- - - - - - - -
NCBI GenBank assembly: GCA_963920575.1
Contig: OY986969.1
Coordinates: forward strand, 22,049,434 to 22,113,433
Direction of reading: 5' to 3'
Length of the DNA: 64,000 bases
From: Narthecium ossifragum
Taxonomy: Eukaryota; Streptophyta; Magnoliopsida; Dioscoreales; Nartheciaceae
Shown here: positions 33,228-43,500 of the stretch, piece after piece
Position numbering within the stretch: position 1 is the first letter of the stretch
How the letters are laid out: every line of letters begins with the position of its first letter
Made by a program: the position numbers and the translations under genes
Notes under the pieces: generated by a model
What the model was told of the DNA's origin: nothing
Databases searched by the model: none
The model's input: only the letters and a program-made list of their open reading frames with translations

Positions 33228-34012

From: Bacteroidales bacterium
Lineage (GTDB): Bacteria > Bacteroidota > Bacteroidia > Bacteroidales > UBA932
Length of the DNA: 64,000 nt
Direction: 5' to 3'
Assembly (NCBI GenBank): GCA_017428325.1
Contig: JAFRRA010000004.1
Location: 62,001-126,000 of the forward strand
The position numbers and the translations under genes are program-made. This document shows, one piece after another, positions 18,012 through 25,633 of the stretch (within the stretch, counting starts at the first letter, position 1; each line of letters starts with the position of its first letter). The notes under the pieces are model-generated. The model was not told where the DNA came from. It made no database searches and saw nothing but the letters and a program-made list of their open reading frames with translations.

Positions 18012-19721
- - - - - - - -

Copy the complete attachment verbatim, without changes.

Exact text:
NCBI GenBank assembly: GCA_963920575.1
Contig: OY986969.1
Coordinates: forward strand, 22,049,434 to 22,113,433
Direction of reading: 5' to 3'
Length of the DNA: 64,000 bases
From: Narthecium ossifragum
Taxonomy: Eukaryota; Streptophyta; Magnoliopsida; Dioscoreales; Nartheciaceae
Shown here: positions 33,228-43,500 of the stretch, piece after piece
Position numbering within the stretch: position 1 is the first letter of the stretch
How the letters are laid out: every line of letters begins with the position of its first letter
Made by a program: the position numbers and the translations under genes
Notes under the pieces: generated by a model
What the model was told of the DNA's origin: nothing
Databases searched by the model: none
The model's input: only the letters and a program-made list of their open reading frames with translations

Positions 33228-34012

From: Bacteroidales bacterium
Lineage (GTDB): Bacteria > Bacteroidota > Bacteroidia > Bacteroidales > UBA932
Length of the DNA: 64,000 nt
Direction: 5' to 3'
Assembly (NCBI GenBank): GCA_017428325.1
Contig: JAFRRA010000004.1
Location: 62,001-126,000 of the forward strand
The position numbers and the translations under genes are program-made. This document shows, one piece after another, positions 18,012 through 25,633 of the stretch (within the stretch, counting starts at the first letter, position 1; each line of letters starts with the position of its first letter). The notes under the pieces are model-generated. The model was not told where the DNA came from. It made no database searches and saw nothing but the letters and a program-made list of their open reading frames with translations.

Positions 18012-19721